The trail takes him to a back-door abortionist, to Catholic-run orphanages and homes for pregnant girls, and to Boston. On the way, Quirke runs into trouble with family, work, the coppers, do-gooders and no-gooders.

This is noirish novel that examines race, religion, class and country with an ambiguous ending that is now way joyful. The characters were bit cliched, but the writing in most places — there are a few rough patches — makes up for it. I'll definitely read the next one. ( )
  Hanneri | Oct 26, 2014 |
I like to read a series in order but recently I read the latest in the Quirke series, HOLY ORDERS, just because it came to hand. While that title stood quite well as a stand alone, some puzzling fragments that I came away with were made clearer in CHRISTINE FALLS.

This first novel in the series is set in Dublin (Ireland) and Boston (Massachusetts) in the early 1950s and emphasises the strong ties between the two. Wealthy Josh Crawford, living in Boston, has come up with a scheme to guarantee a reward for him in heaven. He is also the father of Quirke's former wife and there are those in Dublin who assist in his scheme. When Quirke begins to investigate the puzzle of what happened to Christine Falls he finds that there are people in Dublin who will go to extraordinary lengths to stop him.

This novel gives the reader a lot of Quirke's background from the previous twenty or so years.
It is also a commentary on the practice of sending Irish orphans to Boston for "adoption" in the 1940s and 1950s ( )
  smik | Aug 18, 2014 |
Well written, interesting tale and I liked the subject matter: Ireland, Catholic, 50's, human struggles. ( )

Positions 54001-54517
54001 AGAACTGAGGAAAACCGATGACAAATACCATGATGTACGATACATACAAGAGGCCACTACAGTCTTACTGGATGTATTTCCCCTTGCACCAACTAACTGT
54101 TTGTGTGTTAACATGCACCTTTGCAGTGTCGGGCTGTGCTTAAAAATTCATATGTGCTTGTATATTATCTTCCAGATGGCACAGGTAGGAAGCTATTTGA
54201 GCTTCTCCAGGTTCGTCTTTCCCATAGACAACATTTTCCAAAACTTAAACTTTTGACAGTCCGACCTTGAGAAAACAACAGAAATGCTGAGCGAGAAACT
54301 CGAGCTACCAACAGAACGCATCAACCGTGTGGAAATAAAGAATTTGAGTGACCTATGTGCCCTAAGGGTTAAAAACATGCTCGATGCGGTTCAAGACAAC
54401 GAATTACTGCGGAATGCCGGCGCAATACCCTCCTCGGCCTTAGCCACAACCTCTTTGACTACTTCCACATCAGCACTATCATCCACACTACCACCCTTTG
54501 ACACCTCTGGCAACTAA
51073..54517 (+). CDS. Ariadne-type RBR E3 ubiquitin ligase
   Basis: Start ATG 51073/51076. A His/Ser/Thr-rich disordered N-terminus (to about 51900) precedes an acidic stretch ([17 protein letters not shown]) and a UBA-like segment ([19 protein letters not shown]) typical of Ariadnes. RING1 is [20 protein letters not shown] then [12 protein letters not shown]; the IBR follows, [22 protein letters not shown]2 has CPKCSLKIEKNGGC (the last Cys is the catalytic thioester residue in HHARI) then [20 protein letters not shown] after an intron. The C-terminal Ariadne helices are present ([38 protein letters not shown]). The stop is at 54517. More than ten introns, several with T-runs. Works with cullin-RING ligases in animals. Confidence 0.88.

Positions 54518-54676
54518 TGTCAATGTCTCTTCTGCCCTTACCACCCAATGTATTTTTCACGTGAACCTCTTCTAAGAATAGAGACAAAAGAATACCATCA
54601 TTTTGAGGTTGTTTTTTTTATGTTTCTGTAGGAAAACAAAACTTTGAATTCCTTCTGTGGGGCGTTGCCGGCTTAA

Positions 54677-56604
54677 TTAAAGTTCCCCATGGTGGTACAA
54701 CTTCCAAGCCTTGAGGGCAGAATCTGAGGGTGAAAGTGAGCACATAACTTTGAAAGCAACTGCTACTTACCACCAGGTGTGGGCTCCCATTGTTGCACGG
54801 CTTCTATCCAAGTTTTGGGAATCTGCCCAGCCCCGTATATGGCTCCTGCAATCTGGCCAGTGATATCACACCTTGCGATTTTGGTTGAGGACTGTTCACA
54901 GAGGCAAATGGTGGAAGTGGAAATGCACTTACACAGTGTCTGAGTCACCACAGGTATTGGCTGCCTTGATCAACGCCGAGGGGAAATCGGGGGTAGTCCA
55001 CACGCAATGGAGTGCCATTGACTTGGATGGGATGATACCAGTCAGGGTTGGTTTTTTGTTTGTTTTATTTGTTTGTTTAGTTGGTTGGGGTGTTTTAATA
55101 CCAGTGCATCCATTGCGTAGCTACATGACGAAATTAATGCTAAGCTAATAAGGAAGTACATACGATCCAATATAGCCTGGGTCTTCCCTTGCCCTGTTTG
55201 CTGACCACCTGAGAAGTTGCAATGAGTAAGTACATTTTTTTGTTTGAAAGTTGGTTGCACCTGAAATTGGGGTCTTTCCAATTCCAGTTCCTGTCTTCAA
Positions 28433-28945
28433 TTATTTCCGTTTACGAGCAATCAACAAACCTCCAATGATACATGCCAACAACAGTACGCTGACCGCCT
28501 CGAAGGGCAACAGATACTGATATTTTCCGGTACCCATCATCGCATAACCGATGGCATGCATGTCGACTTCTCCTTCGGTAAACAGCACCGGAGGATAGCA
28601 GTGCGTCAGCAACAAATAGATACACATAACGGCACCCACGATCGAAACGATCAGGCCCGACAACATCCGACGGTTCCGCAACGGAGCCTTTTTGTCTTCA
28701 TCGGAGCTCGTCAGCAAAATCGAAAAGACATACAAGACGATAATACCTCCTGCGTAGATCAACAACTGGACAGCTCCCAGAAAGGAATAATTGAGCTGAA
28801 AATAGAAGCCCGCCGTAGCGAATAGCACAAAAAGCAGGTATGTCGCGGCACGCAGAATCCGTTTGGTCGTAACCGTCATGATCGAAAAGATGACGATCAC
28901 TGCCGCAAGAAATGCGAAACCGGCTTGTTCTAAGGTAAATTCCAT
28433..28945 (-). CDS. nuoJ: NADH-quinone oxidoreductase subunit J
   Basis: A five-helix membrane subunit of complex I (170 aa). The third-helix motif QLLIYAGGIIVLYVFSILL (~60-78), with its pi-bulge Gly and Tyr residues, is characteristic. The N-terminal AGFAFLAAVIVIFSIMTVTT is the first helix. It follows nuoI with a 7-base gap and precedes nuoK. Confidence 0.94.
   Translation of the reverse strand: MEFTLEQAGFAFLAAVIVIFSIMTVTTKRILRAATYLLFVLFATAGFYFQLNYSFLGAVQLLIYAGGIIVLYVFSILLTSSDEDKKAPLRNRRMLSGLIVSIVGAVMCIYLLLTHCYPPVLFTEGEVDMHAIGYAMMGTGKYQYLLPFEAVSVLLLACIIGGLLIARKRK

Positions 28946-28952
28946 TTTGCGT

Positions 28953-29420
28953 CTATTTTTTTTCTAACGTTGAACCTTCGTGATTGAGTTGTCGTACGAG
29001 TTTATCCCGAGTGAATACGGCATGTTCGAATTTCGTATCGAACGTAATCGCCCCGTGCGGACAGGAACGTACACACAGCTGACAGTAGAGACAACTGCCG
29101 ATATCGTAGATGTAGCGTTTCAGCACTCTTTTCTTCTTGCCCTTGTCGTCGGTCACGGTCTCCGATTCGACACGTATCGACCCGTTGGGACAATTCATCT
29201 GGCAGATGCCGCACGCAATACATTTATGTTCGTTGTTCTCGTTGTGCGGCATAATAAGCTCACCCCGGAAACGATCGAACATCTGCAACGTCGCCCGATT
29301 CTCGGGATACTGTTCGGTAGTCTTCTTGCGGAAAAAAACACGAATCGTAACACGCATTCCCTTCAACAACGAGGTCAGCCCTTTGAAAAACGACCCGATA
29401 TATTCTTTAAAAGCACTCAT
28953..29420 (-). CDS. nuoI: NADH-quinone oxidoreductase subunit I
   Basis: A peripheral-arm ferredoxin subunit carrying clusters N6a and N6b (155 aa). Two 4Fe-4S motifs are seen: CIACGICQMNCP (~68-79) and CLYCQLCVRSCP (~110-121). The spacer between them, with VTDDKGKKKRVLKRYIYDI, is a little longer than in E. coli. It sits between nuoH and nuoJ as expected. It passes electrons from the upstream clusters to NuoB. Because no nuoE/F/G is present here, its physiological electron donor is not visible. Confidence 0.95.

mrluckey | Jun 17, 2014 |
This noir mystery is set in 1950’s Dublin at a time when the Catholic Church played a large role in the social fabric, particularly with respect to options for women. There is a small cast of central characters dominated by the two sons of an eminent judge, Garrett Griffin. The judge favored the orphan he raised, Quirke, more than his actual son, Malachy, creating a competitive love/hate relationship between the brothers.

The two boys went to Boston for medical school before returning to Dublin to start careers. While abroad, they fell in love with two sisters, Sarah and Delia, daughters of a wealthy entrepreneur with old connections to Judge Griffin. Mal married Sarah, and Quirke married Delia, who died in childbirth soon after marriage. There are hints that Quirke and Sarah have always been in love with one another rather than their respective spouses.

Although Quirke is a pathologist and Mal is an obstetrician, as the story opens we find Mal in Quirke’s office altering the death certificate of Christine Falls, a young woman now in the morgue. Quirke, pretty much always drunk, becomes curious and sets out to discover who this woman was and why Mal was changing her file.

As the mystery unfolds, we learn just how complex are the relationships among the members of this troubled family. We also get a sense of the corruption then spreading its tentacles through the Catholic Church, and into the lives of its congregants.

Discussion: Benjamin Black is a pseudonym for Irish author John Banville, winner of the 2005 Man Booker Prize for The Sea. I felt that had it not been for the fact that the author was actually Banville, this mystery series might not have garnered as much notice.